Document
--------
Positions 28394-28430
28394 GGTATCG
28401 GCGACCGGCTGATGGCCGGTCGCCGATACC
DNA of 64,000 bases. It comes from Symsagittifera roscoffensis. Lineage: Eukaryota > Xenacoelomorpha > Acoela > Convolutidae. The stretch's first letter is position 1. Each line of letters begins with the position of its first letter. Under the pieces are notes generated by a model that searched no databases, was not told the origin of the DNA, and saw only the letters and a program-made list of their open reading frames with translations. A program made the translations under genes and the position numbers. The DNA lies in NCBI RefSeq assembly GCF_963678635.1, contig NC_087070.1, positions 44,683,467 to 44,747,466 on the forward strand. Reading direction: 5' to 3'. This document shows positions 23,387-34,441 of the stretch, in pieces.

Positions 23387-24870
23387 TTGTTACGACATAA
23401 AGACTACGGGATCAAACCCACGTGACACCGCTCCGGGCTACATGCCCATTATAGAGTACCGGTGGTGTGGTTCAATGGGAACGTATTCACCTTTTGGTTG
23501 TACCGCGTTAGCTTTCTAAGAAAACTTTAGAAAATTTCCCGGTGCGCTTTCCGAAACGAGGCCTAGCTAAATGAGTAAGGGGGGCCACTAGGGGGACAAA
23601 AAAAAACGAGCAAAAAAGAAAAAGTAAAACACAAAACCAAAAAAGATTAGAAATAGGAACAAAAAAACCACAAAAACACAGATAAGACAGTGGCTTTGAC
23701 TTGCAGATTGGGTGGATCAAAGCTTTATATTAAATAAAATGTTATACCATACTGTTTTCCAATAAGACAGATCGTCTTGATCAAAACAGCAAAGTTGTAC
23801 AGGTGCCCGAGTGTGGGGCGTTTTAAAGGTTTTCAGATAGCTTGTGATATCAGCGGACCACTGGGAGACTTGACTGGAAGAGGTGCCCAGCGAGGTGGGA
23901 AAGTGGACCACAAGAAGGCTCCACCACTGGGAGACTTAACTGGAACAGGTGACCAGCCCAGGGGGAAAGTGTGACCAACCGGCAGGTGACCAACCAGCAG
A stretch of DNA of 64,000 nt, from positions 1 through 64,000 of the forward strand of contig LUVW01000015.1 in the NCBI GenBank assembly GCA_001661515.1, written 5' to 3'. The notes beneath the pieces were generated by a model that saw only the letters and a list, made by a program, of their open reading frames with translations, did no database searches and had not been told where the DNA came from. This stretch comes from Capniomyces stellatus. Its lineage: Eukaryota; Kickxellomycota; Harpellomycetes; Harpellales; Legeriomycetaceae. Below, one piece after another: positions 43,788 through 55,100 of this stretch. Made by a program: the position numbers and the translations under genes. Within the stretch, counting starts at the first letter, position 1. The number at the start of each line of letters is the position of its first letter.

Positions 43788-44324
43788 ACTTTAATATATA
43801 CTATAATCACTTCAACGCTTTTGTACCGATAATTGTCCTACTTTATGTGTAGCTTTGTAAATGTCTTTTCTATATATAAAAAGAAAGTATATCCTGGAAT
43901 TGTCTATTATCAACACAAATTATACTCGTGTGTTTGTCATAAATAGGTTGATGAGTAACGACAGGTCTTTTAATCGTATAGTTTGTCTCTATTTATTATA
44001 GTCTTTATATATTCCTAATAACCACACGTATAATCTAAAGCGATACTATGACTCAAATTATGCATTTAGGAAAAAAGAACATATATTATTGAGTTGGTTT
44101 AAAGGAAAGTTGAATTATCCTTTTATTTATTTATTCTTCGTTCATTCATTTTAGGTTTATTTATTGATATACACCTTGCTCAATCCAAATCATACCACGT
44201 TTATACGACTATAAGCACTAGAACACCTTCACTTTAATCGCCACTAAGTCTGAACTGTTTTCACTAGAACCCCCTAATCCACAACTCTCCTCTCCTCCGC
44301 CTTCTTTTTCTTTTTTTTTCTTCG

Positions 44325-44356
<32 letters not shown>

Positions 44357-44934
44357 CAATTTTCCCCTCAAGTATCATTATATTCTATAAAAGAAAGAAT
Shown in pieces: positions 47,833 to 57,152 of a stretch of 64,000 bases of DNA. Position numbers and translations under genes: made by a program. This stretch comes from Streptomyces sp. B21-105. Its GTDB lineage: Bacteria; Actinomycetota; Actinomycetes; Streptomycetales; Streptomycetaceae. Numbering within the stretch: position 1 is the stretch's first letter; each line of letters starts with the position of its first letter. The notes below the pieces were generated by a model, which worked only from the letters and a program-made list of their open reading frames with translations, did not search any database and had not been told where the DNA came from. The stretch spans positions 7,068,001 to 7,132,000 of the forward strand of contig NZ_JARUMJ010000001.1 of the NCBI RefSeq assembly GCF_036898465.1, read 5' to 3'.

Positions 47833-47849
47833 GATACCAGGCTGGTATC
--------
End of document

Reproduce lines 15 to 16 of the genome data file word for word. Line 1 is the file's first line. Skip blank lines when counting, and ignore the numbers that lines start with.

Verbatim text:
43788 ACTTTAATATATA
43801 CTATAATCACTTCAACGCTTTTGTACCGATAATTGTCCTACTTTATGTGTAGCTTTGTAAATGTCTTTTCTATATATAAAAAGAAAGTATATCCTGGAAT